M&D's Cafe left behind lots of fans...and a million-dollar debt to the city
When M&D's Cafe shut its doors after 34 years in business this weekend, it didn't just leave behind a legion of fans. It also left a big debt -- including a million dollars that it owes on a loan issued by the Denver Office of Economic Development when owners Daisy and Mack Shead wanted to expand the original restaurant at 2000 East 28th Avenue almost a decade ago.
"In 2002 there were loans for $953,000," explains Derek Woodbury, spokesman for the DOED. "Then the loan was amended to provide an additional $140,000." And although the family had made payments, he notes, "the current loan balance is just over a million."
The city is currently working to determine fair market value for the property, as well as any other liabilities. And it won't be too difficult to figure out one of those liabilities: Today the City and County of Denver's Finance Department posted a note on M&D's door that the property has been seized for more than $5,500 in unpaid sales and occupancy taxes.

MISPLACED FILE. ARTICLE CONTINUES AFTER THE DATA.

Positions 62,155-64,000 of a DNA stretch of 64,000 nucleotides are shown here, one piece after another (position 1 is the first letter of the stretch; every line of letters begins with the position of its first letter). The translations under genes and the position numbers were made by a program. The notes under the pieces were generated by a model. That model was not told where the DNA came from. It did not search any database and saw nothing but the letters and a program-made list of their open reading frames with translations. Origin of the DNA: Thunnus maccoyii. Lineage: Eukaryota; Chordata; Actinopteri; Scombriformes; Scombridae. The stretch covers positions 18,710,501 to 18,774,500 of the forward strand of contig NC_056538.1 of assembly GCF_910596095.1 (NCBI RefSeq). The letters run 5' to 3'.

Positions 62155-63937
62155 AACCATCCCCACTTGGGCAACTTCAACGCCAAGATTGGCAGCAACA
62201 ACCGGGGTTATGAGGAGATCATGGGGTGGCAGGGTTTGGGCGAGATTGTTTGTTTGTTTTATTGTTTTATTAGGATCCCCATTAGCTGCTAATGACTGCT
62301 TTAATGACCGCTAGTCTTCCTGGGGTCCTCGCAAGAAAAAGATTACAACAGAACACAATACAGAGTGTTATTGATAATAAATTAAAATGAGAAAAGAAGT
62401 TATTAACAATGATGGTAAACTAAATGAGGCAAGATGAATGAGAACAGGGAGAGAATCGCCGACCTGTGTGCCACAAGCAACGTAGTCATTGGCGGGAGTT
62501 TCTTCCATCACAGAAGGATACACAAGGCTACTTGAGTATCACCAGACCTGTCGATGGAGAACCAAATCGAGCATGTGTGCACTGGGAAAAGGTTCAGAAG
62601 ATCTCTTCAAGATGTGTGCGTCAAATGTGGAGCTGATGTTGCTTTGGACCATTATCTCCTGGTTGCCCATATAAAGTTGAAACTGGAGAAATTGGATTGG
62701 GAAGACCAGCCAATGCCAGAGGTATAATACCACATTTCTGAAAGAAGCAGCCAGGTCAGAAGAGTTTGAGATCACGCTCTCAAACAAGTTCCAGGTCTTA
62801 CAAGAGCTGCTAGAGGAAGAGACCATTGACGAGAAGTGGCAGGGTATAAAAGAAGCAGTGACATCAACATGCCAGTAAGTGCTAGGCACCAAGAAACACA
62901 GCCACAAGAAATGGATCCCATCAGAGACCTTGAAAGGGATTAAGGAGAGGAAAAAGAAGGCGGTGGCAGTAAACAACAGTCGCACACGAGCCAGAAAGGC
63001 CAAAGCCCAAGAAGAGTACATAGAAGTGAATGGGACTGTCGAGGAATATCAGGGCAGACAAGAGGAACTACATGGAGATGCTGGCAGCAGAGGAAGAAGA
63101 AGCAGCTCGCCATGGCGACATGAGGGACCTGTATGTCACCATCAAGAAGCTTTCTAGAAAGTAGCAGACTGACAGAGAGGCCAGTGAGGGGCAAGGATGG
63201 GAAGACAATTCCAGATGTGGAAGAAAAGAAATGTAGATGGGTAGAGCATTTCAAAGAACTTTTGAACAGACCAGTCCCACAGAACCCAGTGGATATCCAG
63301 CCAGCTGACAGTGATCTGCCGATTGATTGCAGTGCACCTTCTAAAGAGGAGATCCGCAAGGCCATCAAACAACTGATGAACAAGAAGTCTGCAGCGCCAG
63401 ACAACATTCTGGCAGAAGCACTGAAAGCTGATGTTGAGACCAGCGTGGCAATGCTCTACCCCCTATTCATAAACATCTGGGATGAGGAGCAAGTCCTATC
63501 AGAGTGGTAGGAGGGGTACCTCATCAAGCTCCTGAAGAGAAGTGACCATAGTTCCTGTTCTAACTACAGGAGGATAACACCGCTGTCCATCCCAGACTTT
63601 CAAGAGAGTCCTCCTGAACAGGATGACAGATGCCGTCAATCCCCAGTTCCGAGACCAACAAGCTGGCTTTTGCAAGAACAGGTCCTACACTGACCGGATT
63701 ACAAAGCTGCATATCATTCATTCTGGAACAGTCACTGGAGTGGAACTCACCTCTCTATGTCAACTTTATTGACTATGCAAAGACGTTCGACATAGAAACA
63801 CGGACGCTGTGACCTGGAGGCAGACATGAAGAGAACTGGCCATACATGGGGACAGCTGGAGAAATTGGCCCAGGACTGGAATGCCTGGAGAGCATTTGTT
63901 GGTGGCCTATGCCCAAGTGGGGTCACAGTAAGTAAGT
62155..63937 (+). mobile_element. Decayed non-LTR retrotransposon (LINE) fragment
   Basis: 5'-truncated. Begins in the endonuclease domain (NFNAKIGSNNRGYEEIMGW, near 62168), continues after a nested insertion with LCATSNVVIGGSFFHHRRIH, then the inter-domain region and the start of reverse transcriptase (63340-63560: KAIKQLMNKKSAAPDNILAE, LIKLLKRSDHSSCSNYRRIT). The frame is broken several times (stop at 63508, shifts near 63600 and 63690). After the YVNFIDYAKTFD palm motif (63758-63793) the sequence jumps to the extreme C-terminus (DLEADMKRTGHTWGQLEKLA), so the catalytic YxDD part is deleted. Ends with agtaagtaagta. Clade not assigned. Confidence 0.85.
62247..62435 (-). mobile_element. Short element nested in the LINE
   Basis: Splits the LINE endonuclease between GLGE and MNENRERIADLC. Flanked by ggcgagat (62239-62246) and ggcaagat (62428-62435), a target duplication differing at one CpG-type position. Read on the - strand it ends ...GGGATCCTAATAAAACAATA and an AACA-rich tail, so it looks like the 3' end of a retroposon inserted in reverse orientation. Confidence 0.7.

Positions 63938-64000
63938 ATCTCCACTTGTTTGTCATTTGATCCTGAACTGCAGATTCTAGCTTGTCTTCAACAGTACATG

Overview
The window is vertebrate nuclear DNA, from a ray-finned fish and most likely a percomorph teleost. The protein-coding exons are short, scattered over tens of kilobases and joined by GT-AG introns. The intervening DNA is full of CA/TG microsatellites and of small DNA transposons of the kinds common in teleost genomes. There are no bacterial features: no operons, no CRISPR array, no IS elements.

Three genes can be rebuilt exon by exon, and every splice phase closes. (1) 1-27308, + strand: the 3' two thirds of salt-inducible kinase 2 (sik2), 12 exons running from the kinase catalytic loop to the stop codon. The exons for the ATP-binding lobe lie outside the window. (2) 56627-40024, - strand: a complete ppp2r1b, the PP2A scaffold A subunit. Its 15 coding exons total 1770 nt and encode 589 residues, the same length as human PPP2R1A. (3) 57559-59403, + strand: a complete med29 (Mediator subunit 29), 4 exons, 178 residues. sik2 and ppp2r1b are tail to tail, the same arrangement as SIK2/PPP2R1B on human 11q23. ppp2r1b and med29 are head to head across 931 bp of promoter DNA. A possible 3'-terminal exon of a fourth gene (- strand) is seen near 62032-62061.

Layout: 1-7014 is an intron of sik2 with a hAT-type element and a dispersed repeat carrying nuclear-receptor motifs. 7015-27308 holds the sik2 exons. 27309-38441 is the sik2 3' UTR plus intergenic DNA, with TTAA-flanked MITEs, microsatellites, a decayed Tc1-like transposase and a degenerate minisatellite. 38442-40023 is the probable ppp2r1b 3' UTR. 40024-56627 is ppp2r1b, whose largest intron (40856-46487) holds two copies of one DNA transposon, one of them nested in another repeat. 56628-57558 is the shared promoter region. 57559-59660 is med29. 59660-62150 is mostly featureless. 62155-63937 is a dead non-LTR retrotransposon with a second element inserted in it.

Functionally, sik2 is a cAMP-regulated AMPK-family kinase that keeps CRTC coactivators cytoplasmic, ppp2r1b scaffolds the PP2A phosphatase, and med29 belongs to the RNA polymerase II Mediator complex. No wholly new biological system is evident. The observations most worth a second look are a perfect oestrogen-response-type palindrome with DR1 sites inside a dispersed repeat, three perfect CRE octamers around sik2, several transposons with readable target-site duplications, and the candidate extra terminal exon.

"We obviously regret losing M&D's," Woodbury adds, "but in light of the business closure, they are being cooperative to help with a smooth transition.... We're going through these processes to address the issue of loan payment."
M&D's already had a loyal following and a slew of Best of Denver awards when OED made the original loan, which was designed not just to help the business, but also to bolster a part of town that definitely needed some economic-development aid. The finished results were unveiled in the fall of 2003, and reviewer Jason Sheehan thought the place looked like a million bucks. With good reason.
"M&D's is one of the troubled loans that we're working to resolve," Woodbury says. "Unfortunately, the borrower went out of business before we could resolve the loan."
--Westword intern Kylie Horner provided research assistance on this story.